By Jennifer Albers-Smith
This Friday marks the 70th anniversary of Victory in Europe (VE) day.
My grandpa was hardly more than a boy when his brother (my great-uncle) was shipped off to fight in WWII. He enlisted in the navy and served as a fireman aboard the U.S.S. St. Lo. On October 25, 1944, his ship was hit by a Kamikaze, and he went down with the ship.
I recently asked my grandpa if he still remembered his brother all these years later, and he started to cry. He says it’s like no time has passed at all. He still remembers the telegram sent to his parents letting them know their son had been declared missing in action. He remembers the telegram that arrived a couple months later to officially declare his death, and the letter from one of his shipmates remembering the great man my great-uncle was.
My other great-uncle happened to keep the telegrams and letters, and he even allowed me to look through them last year while I worked toward building a memory book for my grandpa. The entire time I sat there reflecting on how these unassuming, little pieces of paper crushed peoples’ lives, their hopes and dreams, taking away everything they knew about their world. As a mother myself, I couldn’t imagine how receiving something such a telegram might feel, and my heart ached for my great-grandmother who I never met.
Having witnessed my grandfather cry over his brother some 70 years later made my heart ache even more.
Kamikazes and naval ships have fascinated me for years. I’ve done quite a bit of research on both. According to an article I recently pulled from Air & Space and Smithsonian Magazine Archive, by the end of the war, Kamikaze attacks accounted for seven percent of all Navy crew causalities in the Pacific.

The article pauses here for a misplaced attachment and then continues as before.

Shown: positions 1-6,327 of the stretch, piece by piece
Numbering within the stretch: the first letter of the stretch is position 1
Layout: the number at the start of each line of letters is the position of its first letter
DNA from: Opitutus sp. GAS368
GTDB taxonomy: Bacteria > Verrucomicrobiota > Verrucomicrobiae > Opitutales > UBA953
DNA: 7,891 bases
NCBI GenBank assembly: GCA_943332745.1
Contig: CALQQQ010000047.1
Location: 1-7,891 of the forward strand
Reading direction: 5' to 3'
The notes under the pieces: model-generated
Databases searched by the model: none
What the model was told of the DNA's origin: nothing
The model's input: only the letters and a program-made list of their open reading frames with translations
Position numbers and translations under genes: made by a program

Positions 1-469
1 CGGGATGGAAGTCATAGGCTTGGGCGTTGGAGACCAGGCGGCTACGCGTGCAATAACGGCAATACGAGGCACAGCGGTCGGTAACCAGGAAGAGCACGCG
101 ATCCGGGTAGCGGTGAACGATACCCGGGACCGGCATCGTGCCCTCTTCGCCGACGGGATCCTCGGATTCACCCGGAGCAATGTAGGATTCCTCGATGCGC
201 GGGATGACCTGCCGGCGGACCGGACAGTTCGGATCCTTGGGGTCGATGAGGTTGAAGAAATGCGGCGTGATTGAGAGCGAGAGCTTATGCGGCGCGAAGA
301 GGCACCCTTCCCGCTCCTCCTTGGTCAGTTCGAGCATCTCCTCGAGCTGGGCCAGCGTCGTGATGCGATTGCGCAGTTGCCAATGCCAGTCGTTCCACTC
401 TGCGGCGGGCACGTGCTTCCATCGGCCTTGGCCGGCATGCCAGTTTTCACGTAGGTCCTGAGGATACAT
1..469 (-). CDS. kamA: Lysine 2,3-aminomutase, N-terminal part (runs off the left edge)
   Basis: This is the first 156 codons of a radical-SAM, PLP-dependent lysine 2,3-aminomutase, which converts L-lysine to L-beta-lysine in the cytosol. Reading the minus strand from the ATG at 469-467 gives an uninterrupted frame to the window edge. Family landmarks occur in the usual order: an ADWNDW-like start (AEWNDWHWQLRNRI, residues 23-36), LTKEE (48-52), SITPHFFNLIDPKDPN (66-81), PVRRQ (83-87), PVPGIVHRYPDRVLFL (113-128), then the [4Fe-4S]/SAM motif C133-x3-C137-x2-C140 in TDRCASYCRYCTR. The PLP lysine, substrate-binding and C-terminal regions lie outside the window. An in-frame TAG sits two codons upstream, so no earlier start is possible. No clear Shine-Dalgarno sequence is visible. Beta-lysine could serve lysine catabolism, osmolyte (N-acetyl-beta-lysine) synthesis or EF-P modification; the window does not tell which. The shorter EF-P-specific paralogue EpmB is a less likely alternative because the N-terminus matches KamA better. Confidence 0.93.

And the ship my uncle was on – the St. Lo – was considered unlucky because she had been renamed twice. And because my great-uncle was a fireman, he was probably at the bottom of the ship and couldn’t make his way out or would have been fighting the fires set by the kamikazes.
It’s true, WWII can’t be studied or researched without acknowledging or understanding the role aviation played. Gale has partnered with the Smithsonian to bring a new collection to libraries next month: Smithsonian Collections Online: Evolution of Flight, 1784-1991. This collection brings new light to the impact that flight and aviation had on the lives of women and men during times of both war and peace.
To honor all of the WWII veterans, a large air show will occur over the National Mall followed by a full day of events at the Steven F. Udvar-Hazy Center at the National Air & Space Museum. If you’re in Washington, D.C., check it out. It sounds amazing.
If not, you’ll get a chance this June with Evolution of Flight, 1784-1991 to bring primary source documents straight into the hands of your faculty and students teaching and taking classes on WWII, and see firsthand the impact aviation has made on society and the world.
It’s indisputable that very few of us go through life without aviation impacting us in some important way. Here’s a little preview of what’s to come in this collection.
About the Author
Jennifer loves her children, dogs, and Jane Austen. She has a B.A. in English and Sociology from the University of Michigan, and spends her waking hours as a marketing director and feeding her family.